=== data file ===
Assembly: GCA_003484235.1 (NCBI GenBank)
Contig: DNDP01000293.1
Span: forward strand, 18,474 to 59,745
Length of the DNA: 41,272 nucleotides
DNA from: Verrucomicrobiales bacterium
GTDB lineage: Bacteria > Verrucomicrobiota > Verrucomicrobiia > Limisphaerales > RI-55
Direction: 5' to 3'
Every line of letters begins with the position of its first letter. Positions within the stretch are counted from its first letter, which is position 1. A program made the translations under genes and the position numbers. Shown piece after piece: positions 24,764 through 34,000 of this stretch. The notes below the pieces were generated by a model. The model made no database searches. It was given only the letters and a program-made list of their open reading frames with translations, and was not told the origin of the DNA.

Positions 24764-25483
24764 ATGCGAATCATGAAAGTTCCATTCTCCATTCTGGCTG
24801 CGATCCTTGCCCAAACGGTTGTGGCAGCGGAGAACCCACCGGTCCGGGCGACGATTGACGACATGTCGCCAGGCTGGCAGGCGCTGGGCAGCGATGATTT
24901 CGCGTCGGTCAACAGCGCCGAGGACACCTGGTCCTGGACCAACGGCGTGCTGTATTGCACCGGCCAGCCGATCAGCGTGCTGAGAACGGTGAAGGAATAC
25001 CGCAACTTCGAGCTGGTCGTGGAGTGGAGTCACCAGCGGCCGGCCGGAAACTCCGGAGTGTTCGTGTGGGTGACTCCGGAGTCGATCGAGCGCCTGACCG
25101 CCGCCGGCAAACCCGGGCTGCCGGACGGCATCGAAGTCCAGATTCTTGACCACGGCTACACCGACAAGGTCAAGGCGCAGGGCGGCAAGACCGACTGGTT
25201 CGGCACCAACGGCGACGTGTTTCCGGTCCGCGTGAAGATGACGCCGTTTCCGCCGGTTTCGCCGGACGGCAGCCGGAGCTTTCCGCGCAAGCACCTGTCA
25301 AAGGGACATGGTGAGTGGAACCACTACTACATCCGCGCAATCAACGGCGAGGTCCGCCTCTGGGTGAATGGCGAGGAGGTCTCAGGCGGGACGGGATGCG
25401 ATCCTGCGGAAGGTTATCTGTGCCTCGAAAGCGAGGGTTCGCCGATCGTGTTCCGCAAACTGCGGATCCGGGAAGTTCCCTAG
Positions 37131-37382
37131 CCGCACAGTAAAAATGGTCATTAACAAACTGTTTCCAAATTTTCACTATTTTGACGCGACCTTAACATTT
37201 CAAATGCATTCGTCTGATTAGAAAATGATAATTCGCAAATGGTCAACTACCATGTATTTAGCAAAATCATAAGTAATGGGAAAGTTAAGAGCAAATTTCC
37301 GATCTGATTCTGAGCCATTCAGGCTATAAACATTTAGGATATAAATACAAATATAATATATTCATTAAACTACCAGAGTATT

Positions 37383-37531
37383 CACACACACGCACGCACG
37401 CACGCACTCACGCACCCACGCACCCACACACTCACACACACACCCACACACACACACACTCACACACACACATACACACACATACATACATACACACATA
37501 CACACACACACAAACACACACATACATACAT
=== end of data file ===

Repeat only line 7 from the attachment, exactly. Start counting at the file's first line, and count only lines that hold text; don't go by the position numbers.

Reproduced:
Direction: 5' to 3'